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A quick look at the development playbook for Dungeon Rustlers, our most recent release, and outlook going forward.

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Today marks two weeks since launching Dungeon Rustlers on Steam's Early Access platform. It also marks the second major patch we've shipped - a fun milestone for sure.

The Plan

For those just tuning in, our plan was to get into the Steam EA program as soon as we had a viable game. It was playable, had the core mechanics in place, and was certainly enjoyable to romp through. We were going to use the EA program as a way to crowdsource feedback on what needed fixing, balanced, and improved. We've been getting a steady stream of that thus far, and it's helped make a better game.

Each Tuesday, we're releasing a patch with as much functionality as we can cram in during the week prior. For the first two patches, the plan was to release additional playable class types. Today's patch finishes that cycle. The task now is to release the rest of the levels and additional "quality of life" enhancements.

v0.3.0 - Challenges Faced

As previously mentioned, today's patch brings the final playable class (The Archer) as well as 10 additional levels, among other features. Read the full patch announcement here. An interesting challenge that has arisen is balancing the game for such a wide range of gamers. We've had very casual players speak to how difficult it can be, and more "seasoned" players remark that it's entirely too easy. Obviously, making a game that's super difficult will yield you nothing but poor reviews, and bad sales, but the inverse will result in even worse press: "not enough value". With so many other titles on Steam, getting the replay value per dollar ratio nailed down seems to be an important consideration.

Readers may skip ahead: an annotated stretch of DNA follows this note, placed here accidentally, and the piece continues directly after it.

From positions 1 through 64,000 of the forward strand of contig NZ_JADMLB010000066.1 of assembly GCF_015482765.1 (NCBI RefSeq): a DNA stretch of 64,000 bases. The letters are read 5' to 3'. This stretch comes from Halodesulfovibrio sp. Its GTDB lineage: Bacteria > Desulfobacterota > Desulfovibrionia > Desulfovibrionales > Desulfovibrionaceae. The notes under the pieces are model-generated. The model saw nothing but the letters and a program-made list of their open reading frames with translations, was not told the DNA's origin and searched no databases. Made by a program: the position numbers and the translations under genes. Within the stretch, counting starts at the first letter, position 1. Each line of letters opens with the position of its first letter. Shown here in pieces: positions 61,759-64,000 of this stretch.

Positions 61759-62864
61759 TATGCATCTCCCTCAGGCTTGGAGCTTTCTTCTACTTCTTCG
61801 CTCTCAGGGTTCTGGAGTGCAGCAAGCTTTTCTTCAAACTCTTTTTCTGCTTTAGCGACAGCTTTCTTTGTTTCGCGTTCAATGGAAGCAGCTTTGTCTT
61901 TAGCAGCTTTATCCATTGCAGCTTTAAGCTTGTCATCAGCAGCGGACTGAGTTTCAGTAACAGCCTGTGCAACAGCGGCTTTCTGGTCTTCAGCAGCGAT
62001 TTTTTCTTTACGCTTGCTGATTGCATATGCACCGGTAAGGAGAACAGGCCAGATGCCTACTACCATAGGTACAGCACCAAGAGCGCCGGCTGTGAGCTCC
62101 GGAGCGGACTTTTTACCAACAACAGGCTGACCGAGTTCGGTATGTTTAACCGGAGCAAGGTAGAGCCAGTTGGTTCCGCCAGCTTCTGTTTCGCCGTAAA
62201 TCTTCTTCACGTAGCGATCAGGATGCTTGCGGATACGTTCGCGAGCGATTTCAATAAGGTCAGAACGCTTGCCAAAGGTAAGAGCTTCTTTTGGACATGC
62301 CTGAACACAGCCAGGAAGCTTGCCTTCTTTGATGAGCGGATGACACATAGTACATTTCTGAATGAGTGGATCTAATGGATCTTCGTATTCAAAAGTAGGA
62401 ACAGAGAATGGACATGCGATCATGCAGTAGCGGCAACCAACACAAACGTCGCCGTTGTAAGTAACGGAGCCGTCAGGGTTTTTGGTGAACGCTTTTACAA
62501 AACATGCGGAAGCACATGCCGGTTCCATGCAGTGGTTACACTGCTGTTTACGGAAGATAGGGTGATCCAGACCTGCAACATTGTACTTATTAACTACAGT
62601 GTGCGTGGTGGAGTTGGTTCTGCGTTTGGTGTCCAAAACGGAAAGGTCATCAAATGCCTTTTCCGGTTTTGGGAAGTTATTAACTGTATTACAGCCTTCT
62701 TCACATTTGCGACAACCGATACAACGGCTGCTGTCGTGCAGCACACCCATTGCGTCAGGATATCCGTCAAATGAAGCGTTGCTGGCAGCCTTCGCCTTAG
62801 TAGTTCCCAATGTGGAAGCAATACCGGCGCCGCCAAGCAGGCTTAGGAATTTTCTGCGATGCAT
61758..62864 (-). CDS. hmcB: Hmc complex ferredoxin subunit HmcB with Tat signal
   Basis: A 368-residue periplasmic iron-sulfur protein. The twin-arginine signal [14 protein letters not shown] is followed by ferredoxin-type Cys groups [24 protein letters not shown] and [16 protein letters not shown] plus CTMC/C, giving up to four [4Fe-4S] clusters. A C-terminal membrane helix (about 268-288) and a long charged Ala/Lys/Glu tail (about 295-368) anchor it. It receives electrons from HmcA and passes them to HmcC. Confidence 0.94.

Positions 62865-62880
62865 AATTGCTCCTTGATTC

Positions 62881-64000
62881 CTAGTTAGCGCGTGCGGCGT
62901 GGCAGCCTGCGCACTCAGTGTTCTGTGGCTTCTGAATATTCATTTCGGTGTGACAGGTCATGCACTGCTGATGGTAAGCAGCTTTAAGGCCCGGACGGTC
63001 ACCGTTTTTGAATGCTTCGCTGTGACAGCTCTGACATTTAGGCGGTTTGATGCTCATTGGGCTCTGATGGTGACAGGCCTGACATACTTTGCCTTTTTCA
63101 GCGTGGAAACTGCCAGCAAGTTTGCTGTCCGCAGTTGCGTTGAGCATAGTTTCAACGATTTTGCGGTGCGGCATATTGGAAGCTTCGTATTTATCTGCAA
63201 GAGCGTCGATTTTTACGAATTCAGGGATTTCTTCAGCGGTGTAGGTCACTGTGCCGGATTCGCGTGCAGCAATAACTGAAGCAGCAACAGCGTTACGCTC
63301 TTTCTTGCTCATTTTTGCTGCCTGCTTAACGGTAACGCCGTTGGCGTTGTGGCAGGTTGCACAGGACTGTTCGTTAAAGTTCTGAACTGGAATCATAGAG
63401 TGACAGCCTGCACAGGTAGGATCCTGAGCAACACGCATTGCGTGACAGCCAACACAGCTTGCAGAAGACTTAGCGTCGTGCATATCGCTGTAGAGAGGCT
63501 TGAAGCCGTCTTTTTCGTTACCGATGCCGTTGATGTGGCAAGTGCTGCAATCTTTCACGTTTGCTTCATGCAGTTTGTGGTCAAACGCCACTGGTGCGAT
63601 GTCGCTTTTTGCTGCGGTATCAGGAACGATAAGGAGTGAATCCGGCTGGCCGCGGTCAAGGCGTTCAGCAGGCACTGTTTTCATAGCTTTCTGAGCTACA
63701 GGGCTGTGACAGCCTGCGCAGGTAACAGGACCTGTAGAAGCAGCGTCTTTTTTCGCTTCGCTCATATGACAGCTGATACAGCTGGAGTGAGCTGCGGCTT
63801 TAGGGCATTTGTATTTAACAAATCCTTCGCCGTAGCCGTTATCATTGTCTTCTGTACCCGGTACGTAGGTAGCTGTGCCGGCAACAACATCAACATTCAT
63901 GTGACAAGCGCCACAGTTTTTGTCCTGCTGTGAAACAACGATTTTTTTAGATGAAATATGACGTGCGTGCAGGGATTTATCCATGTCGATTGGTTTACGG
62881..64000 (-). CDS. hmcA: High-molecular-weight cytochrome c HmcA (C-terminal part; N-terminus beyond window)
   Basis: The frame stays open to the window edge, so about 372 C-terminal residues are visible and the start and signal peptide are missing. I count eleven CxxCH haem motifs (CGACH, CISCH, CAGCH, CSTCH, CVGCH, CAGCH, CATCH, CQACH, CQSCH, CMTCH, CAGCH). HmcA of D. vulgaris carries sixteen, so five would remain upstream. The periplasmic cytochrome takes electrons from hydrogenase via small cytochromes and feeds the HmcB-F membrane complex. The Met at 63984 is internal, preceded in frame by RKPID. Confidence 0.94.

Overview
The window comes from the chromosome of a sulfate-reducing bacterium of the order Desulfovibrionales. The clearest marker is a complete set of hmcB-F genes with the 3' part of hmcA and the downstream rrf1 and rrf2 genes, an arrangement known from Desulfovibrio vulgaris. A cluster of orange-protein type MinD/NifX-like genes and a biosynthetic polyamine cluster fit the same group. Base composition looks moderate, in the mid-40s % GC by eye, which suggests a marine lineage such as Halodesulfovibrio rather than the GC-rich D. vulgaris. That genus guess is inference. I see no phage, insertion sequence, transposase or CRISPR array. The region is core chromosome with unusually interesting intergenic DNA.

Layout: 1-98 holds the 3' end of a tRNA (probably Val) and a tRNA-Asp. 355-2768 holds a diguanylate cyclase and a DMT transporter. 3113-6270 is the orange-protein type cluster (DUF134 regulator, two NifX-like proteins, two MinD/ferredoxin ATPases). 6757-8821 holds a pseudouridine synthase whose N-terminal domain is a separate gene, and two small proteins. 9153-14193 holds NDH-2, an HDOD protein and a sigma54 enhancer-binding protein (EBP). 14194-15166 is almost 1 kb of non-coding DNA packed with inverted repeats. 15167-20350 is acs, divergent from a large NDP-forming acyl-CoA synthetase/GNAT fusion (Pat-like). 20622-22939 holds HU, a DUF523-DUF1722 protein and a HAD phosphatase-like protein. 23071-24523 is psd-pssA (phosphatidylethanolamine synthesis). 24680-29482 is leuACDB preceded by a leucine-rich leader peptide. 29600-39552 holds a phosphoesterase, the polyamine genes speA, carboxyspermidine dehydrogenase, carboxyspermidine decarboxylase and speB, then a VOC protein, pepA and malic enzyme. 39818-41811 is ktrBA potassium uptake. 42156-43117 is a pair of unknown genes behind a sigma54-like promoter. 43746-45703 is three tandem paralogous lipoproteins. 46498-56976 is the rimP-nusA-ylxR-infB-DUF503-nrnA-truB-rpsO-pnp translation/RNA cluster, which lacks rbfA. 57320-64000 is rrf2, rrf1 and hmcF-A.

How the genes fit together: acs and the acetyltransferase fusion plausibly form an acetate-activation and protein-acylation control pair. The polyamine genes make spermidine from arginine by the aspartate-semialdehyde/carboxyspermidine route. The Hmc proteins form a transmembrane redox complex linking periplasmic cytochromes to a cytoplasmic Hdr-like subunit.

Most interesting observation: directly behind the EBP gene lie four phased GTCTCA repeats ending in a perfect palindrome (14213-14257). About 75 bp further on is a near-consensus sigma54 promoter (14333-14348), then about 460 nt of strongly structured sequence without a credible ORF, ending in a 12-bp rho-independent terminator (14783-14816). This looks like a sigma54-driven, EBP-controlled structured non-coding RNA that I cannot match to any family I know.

Steam Sales Thus Far

When pitching the idea of making Dungeon Rustlers to my co-developer, I looked at other titles on SteamSpy and thought: "hey, I can make a game easily that good and land that many sales". Thus far, I've underestimated sales by a factor so large I'm embarrassed to even mention it! Maybe we just made a crappy game, maybe we've poorly marketed it, maybe we released it at a bad time, maybe the Great Gaben has frowned upon us and scoffed at our attempt to be game devs. Whatever the reason, it's certainly not enough (thus far) to warrant an optimistic financial outlook.

The Show Must Go On

Regardless of sales, my co-developer and I are plodding on! This was a learning exercise and personal challenge for us both from day one. This GDC talk from Jake Birkett adequately covers my mindset going forward: This is a long journey! To have a completed title under my belt in 3 to 4 moths time is a fantastic start. Once 1.0 is reached, it'll be important to reflect back, learn from failures on the project, magnify the successes, and make the next project that much better.

On to 0.4.0!

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